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accepted A certain family of continuous functions on $[0,1]^2$ the closure of which linear span is $\tilde{\mathcal{C}}([0,1]^2,\mathbb{R}))$
Jul
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accepted Approximation of bounded measurable functions with continuous functions
Jul
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comment A certain family of continuous functions on $[0,1]^2$ the closure of which linear span is $\tilde{\mathcal{C}}([0,1]^2,\mathbb{R}))$
@ Davide: yes this is actually what i wanted ^^
Jul
30
comment A certain family of continuous functions on $[0,1]^2$ the closure of which linear span is $\tilde{\mathcal{C}}([0,1]^2,\mathbb{R}))$
I am heading over to the "why didn't I see it myself board" to bang my head against it - will be back in a couple of minutes :D
Jul
30
comment A certain family of continuous functions on $[0,1]^2$ the closure of which linear span is $\tilde{\mathcal{C}}([0,1]^2,\mathbb{R}))$
Thank you Davide - I edited the question. In it's initial form it was unlcear. I actually meant the space $\tilde{\mathcal{C}}([0,1]^2,\mathbb{R}))$ (as described above) and not $\mathcal{C}([0,1]^2,\mathbb{R}))$ like initially written. As I see it $(1-x)(1-y)f(x,y)$ seems already to answer my question. Just write you comment as an answer so that I can accept it :)
Jul
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revised A certain family of continuous functions on $[0,1]^2$ the closure of which linear span is $\tilde{\mathcal{C}}([0,1]^2,\mathbb{R}))$
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30
awarded  Commentator
Jul
30
revised A certain family of continuous functions on $[0,1]^2$ the closure of which linear span is $\tilde{\mathcal{C}}([0,1]^2,\mathbb{R}))$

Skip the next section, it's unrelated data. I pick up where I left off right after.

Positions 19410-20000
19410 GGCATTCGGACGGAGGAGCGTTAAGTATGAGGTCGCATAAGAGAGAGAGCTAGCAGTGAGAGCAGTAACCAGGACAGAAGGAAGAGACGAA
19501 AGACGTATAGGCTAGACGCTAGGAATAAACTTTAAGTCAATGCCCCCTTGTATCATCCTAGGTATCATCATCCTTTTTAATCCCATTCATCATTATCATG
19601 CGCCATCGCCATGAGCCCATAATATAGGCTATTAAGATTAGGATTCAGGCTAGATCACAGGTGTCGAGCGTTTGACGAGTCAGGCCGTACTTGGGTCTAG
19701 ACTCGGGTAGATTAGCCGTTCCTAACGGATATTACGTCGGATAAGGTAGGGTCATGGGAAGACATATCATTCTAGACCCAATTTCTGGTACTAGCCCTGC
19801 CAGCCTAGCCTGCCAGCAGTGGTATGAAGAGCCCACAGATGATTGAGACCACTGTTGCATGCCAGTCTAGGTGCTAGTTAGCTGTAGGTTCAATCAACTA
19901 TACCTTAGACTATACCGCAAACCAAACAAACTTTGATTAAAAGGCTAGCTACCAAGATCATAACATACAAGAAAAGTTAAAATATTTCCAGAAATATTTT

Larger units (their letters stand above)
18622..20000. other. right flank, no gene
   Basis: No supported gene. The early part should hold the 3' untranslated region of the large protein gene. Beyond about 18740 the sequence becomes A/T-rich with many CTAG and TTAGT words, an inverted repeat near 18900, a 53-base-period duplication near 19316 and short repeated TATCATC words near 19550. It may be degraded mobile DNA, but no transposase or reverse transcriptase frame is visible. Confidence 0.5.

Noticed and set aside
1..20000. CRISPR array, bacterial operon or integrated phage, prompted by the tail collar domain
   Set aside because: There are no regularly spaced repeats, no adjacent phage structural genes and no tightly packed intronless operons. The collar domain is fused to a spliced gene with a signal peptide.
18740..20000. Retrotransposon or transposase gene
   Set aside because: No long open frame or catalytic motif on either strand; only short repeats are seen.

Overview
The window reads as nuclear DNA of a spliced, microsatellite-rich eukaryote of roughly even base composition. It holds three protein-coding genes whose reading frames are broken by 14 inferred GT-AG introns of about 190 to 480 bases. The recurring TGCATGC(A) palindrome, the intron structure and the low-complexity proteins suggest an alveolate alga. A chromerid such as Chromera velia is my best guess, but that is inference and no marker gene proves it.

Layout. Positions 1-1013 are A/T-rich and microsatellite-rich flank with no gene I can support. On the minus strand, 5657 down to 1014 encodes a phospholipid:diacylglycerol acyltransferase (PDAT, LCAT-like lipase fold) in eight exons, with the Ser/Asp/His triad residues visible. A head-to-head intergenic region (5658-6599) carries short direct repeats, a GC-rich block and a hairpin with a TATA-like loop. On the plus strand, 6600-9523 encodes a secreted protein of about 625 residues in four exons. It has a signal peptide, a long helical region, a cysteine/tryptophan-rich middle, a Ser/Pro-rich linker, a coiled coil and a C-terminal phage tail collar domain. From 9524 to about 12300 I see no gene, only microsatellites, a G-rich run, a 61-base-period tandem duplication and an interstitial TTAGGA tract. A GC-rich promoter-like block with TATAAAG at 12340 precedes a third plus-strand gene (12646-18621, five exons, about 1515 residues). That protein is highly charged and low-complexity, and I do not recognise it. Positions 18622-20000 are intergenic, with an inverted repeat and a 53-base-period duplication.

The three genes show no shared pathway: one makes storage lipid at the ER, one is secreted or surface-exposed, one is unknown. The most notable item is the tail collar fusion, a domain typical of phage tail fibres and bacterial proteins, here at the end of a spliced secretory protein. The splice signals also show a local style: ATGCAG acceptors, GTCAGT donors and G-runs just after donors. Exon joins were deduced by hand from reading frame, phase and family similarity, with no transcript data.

added 228 characters in body
Jul
30
asked A certain family of continuous functions on $[0,1]^2$ the closure of which linear span is $\tilde{\mathcal{C}}([0,1]^2,\mathbb{R}))$
Jul
30
comment Approximation of bounded measurable functions with continuous functions
I assume $(a,b)$ is meant to be an open square in $\R^2$ ?
Jul
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comment Approximation of bounded measurable functions with continuous functions
Okey - one can approximate any $1_{(a,b)}$ Function via continuous functions and then use the argument you have provided to show the statement for bounded functions. Isn't that basically the monotone class theorem (the argument seems pretty familiar to me)
Jul
29
comment Approximation of bounded measurable functions with continuous functions
@copper.hat The complaint wasn't directed at you - I was just frustrated. English is not my native languange and sometimes the questions might lack presicion at first. Before voting down users should at least say what is wrong and give the "poster" a chance to edit the question :) Again not directed at you just some general thoughts on the subject :D
Jul
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revised Approximation of bounded measurable functions with continuous functions
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awarded  Supporter
Jul
29
comment Approximation of bounded measurable functions with continuous functions
Okey I will try - it will be somewhat difficult, for my question emerged while reading one of the last proofs in the paper and there are lots of perliminary resuls flowing into it.
Jul
29
comment Approximation of bounded measurable functions with continuous functions
So basically if $K$ is compact and I am dealing with the Borel or Lebesgue-Mesure - the approach should work? Does this theorem have a name or do you by any chance know of any citeable reference.
Jul
29
comment Approximation of bounded measurable functions with continuous functions
the Montone Class Theorem is an approach I haven't tried. I am only familiar with it from the perspective of measure theory, where one uses indicator functions and Dynkin's Theorem. Thanks
Jul
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revised Approximation of bounded measurable functions with continuous functions
added 409 characters in body
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comment Approximation of bounded measurable functions with continuous functions
It is not a homework problem ... STOP VOTING DOWN POSTS in advance - really I hate that. I was reading a paper and the authors just wrote "the usual limiting argument provides the result for all bounded functions" - prior to that they showed it for continuous functions. So I was wondering what "the usual limiting argument might be" ... Therefore I do not even know what kind of approximation is needed - uniform is alsways nice but I think pointwise would also work.